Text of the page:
Progress M-22M | Photo: NASA
This week we’ve got stories on the latest failed Russian launch, the good news from SpaceX, and me being really happy about Netflix downloads. Add to that our weekly In Case You Missed It segment and our Best of the Rest linkspam, and you’ve got the Sunday roundup for December 4, 2016!
Six minutes and twenty-two seconds into Thursday’s launch of a Progress resupply ship to the ISS, Roscosmos lost contact. The ship, along with its 5,383lbs of cargo — water, fuel, oxygen, and dry cargo like food and experiments — burned up inn the atmosphere over Siberia. I know we say space is hard, but it does feel like a bit of a pattern these days. The newbies we can understand — when a SpaceX rocket explodes, it’s usually because it’s a situation they haven’t encountered before. And since they’ve only been sending things to the ISS for less than four years, there’s a lot they haven’t encountered before. But Russia’s been at this a long time, so why have they had fifteen rocket failures in six years? Well, according to Jason Davis over at the Planetary Society, it might have something to do with Russia’s economy. He cites a tiny space budget ($20 billion over the next ten years, vs the US’s $19.3 billion NASA budget (projected) for just 2016), aging demographics and a shrinking population, lacking investments in education, and a concomitant shortage of skilled professionals. When you don’t have the money or manpower to do adequate quality control, well, things suffer. The ISS should be fine — they lost three supply runs in under 12 months back in 2014-5, so they know a thing or two about losing cargo runs — but I don’t honestly know if Russia’s space industry is going to be. Check out Jason Davis’s post over at planetary.org for more.
SpaceX RTF NET Dec. 16
Meanwhile things are looking brighter for the US space industry, even under a Trump presidency (so long as the economy holds). SpaceX has officially scheduled a return to flight (RTF) of No Earlier Than (NET) December 16. The launch, if it goes ahead, will carry the first ten of the Iridium satellite constellation’s “Iridium-NEXT” satellites. The network calls for 66 operational satellites, plus an addition six “spares” in orbit and a further nine on the ground. This should be the first of ten SpaceX launches, with plans to have the network fully deployed by late 2017 or early 2018. And just because it’s awesome, here’s a gif of part of the manufacturing process for the Falcon’s oxygen tank:
Oh, and in case you missed it, you can now spec out a rocket at ULA’s website — complete with price tag — in case you’ve been thinking about launching something, anything really, into orbit.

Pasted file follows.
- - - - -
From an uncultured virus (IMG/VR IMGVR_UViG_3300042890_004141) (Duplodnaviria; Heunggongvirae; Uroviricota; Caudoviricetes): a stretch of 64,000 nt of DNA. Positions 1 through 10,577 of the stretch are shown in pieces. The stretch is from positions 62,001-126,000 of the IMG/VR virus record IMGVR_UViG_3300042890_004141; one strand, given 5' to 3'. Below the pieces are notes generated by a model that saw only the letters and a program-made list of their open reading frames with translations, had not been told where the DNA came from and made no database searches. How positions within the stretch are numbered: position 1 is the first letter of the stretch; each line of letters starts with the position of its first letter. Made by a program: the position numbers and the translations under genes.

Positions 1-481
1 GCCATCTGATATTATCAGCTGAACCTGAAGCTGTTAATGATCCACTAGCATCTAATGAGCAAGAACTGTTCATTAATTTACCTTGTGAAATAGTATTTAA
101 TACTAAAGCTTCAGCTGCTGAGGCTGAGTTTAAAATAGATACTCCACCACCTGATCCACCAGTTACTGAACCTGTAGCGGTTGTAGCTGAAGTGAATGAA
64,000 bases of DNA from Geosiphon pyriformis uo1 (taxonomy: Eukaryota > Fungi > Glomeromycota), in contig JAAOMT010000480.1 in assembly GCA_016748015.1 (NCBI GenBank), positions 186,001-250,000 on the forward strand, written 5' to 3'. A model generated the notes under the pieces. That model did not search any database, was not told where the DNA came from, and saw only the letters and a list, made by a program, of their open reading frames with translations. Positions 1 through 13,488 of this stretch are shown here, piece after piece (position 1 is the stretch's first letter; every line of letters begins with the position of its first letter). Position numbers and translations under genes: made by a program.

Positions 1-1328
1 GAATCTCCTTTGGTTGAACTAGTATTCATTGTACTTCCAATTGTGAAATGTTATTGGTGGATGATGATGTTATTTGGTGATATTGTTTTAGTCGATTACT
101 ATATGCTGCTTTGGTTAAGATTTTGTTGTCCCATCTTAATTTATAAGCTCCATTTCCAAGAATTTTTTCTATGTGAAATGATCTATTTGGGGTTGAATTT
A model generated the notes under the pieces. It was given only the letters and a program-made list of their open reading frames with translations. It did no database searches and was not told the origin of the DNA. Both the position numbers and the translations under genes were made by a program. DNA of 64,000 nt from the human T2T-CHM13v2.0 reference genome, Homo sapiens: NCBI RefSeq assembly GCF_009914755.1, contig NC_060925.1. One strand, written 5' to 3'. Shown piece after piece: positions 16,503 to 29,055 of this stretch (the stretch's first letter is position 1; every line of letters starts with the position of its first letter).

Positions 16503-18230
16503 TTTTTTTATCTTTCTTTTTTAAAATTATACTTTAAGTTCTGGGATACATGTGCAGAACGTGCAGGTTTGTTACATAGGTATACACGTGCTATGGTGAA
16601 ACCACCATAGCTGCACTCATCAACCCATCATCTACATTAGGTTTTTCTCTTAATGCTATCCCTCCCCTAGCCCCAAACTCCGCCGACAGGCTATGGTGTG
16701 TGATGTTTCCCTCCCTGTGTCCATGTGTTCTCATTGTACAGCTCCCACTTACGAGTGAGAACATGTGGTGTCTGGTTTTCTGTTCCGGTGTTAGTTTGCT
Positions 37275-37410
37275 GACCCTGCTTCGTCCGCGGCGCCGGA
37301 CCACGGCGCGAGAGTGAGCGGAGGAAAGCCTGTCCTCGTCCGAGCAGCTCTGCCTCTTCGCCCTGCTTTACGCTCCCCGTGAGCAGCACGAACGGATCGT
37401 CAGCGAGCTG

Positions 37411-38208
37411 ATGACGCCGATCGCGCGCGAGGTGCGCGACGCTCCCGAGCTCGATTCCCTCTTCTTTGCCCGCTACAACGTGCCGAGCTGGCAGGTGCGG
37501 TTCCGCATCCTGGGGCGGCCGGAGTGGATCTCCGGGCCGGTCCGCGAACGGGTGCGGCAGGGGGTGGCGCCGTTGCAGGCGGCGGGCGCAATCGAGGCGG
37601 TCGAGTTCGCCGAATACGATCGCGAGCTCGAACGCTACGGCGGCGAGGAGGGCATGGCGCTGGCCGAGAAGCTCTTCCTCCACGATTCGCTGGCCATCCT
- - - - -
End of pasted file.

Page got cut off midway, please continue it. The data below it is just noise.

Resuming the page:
Yes, that’s right ladies and germs, you can now download things from Netflix and watch them offline when you’re in a train, plane, or automobile that doesn’t have the kind of bandwidth you need to feed your binge-watching habits. The company announced Wednesday that — for a small but growing list of shows and movies — you’ll now be able to click “download now to watch offline later.” For now it’s everything Netflix “makes” — Stranger Things, Orange is the New Black, A-Jin, Knights of Sidonia — as well as a growing selection of… whatever they’ve got. Cheers, The Flash, Sword Art Online… something calling itself Aliens on the Moon: The Truth Exposed. You know, whatever. Anyway, it’s going to make taking plane flights in low-quality planes better, that’s for sure. And the best part? It doesn’t cost anything extra. Well played, Netflix, well played indeed.
Just on the off chance you haven’t been following our ever move here at This Week In Tomorrow, here’s what we got up to.
- On Monday I yelled into the void about Trump’s outrage distraction machine
- On Tuesday I talked about another kind of elitism in America (one that’s not limited to the coasts)
- On Wednesday I wrote about artificial gravity and why we haven’t built a space station with it yet
- On Thursday I wrote an update about the Google Lunar X Prize and then forgot to post it, so you’ll get that this week instead, and
- On Friday Elle had to remind us yet again that being criticized for being a woman and being criticized while being a woman are different things.
If you missed any of those (except for Thursday) go back and take a look!
Best of the Rest
Here’s the things we didn’t get to this week!
- Amazon has AI that can run a dog show (or something)
- The sea has pollinators we didn’t know about
- The House Science Committee retweeted a Breitbart Climate Change denial story
- The Satanic Temple says it’ll sue if Texas’s new abortion funeral laws affect one of its members
- Nihonium, Moscovium, Tennessine, and Oganesson are now officially the names of elements 113, 115, 117, and 118
- The UK passed the most invasive snooping law ever seen in a western democracy, and
- India unveiled the world’s largest solar power plant
That’s all for today folks, thanks for reading! Except for the very *very* occasional tip (we take Venmo now!), I only get paid in my own (and your) enthusiasm, so please like This Week In Tomorrow on Facebook, follow me on Twitter @TWITomorrow, and tell your friends about the site!
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Richard Ford Burley is a human, writer, and doctoral candidate at Boston College, as well as an editor at Ledger, the first academic journal devoted to Bitcoin and other cryptocurrencies. In his spare time he writes about science, skepticism, feminism, and futurism here at This Week In Tomorrow.